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Cybersixgill 2024 Predictions: AI Evolves, Consolidation and Regulatory Mandates Continue

vmblog-predictions-2024 

Industry executives and experts share their predictions for 2024.  Read them in this 16th annual VMblog.com series exclusive.

2024 Predictions for Cyber Threat Intel: AI Evolves, Consolidation and Regulatory Mandates Continue

By Sharon Wagner, CEO, Cybersixgill

Over the past year, we've witnessed significant developments in cybersecurity, including the emergence of generative AI and its ability to enhance organizations' threat intelligence efforts, and the rise of Threat Exposure Management, a program of consolidation to identify and mitigate risk and strengthen cyber defense proactively. 

With these advancements, curated threat intelligence is gaining prominence and accessibility, delivering relevant, contextual data based on a company's attack surface and the effectiveness of its security stack. The following are predictions as to what we may see taking shape in 2024:

AI will evolve to become more broadly accessible while cybersecurity vendors continue to address the reliability, diversity, and privacy of data.

  • AI's value is rooted in the breadth and reliability of data, which Cybersixgill predicts will significantly improve in 2024 as AI vendors advance the richness and fidelity of results.
  • AI will become broadly accessible to practitioners, regardless of their skillset or maturity level.
  • As concerns for data privacy with AI grow, companies will form their own policies while waiting for government entities to enact regulatory legislation. The U.S. and other countries may establish some regulations in 2024, although clear policies may not take shape until 2025 or later.

AI will be used as an attack tool - and a target. Black hat hackers will increasingly use AI to improve effectiveness, and legitimate use of AI will surface as a prominent attack vector.

  • Threat actors will use AI to increase the frequency and accuracy of their activities by automating large-scale cyberattacks, creating duplicitous phishing email campaigns, and developing malicious content targeting companies, employees, and customers.
  • Malicious attacks like data poisoning and vulnerability exploitation in AI models will also gain momentum, which cause organizations to provide sensitive information to untrustworthy parties unwittingly. Similarly, AI models can be trained to identify and exploit vulnerabilities in computer networks without detection.
  • The rise of shadow generative AI, where employees use AI tools without organizational approval or oversight. Shadow generative AI can lead to data leaks, compromised accounts, and widening vulnerability gaps in a company's attack surface.

Tighter regulations and cybersecurity mandates hold the C-suite and Boards accountable for corporations' cyber hygiene. Companies must prove vulnerability prioritization and risk management with evidence-based data.

  • As attack surfaces widen and the frequency and scale of attacks grow, regulatory mandates will hold business leaders more accountable for their organization's cyber hygiene. The C-suite and other executives will need a clearer understanding of their organization's cybersecurity policies, processes, and tools. Cybersixgill believes companies will increasingly appoint cybersecurity experts on the Board to fulfill progressively stringent reporting requirements and conduct good cyber governance.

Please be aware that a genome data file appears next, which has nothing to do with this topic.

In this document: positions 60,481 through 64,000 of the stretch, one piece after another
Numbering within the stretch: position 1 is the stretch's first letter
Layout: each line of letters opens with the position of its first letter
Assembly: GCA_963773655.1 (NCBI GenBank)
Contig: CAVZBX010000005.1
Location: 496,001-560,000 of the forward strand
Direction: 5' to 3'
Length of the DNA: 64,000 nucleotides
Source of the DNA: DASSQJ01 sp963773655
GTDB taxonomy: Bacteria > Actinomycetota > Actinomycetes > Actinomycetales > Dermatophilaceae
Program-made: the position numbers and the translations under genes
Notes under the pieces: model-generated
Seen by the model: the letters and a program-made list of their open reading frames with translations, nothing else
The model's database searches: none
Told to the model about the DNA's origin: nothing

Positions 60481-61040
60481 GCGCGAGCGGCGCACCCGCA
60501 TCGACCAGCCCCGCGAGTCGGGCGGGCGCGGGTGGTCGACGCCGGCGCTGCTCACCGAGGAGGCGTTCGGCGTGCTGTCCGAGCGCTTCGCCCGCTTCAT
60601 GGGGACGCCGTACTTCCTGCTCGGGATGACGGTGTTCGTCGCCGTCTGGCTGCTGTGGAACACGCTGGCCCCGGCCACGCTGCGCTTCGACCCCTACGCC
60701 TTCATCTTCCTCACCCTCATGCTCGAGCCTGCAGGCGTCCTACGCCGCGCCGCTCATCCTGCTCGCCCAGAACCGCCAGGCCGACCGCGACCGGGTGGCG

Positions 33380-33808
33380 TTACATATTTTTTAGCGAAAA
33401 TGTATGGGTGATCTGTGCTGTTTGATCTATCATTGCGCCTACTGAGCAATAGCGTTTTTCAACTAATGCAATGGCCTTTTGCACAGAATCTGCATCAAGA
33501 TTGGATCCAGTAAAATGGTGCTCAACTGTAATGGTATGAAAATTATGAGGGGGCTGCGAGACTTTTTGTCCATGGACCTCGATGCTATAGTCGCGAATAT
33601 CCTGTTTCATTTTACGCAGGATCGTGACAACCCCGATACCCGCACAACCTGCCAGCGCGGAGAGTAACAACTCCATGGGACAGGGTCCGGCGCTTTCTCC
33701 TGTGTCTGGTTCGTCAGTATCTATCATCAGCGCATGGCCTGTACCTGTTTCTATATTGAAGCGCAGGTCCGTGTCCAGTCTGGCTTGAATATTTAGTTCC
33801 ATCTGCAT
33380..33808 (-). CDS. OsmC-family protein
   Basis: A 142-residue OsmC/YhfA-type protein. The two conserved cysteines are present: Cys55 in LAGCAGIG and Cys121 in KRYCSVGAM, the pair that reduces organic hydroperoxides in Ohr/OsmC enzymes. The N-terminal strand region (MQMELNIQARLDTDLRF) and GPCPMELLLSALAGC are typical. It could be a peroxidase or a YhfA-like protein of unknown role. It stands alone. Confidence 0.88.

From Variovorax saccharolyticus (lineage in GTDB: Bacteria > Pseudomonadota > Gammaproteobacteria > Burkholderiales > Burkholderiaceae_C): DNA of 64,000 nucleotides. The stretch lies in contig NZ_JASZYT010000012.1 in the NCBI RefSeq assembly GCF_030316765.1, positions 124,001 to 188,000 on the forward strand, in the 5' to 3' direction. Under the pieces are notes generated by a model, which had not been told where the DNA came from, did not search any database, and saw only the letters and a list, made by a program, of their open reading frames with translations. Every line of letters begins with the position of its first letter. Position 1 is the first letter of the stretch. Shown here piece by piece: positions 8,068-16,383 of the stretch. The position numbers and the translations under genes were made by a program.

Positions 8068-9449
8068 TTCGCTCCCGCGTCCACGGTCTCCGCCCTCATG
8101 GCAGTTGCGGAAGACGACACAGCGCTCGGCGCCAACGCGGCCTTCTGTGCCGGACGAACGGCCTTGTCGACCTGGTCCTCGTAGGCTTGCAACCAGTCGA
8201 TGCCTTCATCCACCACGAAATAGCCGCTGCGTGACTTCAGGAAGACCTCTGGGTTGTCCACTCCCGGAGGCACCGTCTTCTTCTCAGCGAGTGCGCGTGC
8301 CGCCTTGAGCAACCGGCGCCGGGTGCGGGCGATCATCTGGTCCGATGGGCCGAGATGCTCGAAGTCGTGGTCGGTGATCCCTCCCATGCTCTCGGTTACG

• Changes to the Payment Card Industry's Data Security Standard (PCI DSS) v. 4.0 will pressure retail, healthcare, and finance companies to follow the new reporting requirement by March 2024. These requirements will drive a more vital need for proactive threat intelligence to help mitigate risk, continuously identify gaps, and strengthen cyber hygiene.

Geopolitical and other issues will broaden attackers' motivations beyond financial gain, resulting in a growing pool of targets, attack vectors, and tactics.

  • In 2024, 40 national elections will occur worldwide. As threat actors' motivations stretch beyond financial gain, Cybersixgill predicts an uptick in attacks targeting entities without profit centers, such as schools, hospitals, public utilities, and other essential services, as bad actors aim to gain power and influence and cause general disorder.
  • Cybercriminals will increasingly offer their skills and expertise for hire through ransomware-as-a-service, malware-as-a-service, and DDoS-as-a-service offerings.
  • Affiliate programs will continue to grow as powerful cybercriminal gangs franchise their ransomware technology, scaling operations to a network of lesser-skilled individuals for distribution, making the extortion business accessible and profitable to a larger pool of threat actors

As security teams hone their strategies against malicious actors, these trends will play an even bigger role in the coming year and beyond.

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ABOUT THE AUTHOR

Sharon Wagner 

Sharon is the CEO of Cybersixgill, a global leader in cyber threat intel (CTI). Prior to Cybersixgill, Sharon was co-founder and CEO of Cloudyn, a cloud performance and cost optimization company acquired by Microsoft in July 2017. Sharon has also held leadership positions at CA Technologies and Oblicore, which was also acquired by CA Technologies. Sharon is a respected thought leader in the industry and is passionate about helping businesses leverage technology to improve their operations and bottom line.  He has a Master's degree in philosophy and science from Bar-Ilan University and a B.A. in computer science and math from Netanya Academic College.

Published Monday, December 04, 2023 7:34 AM by David Marshall
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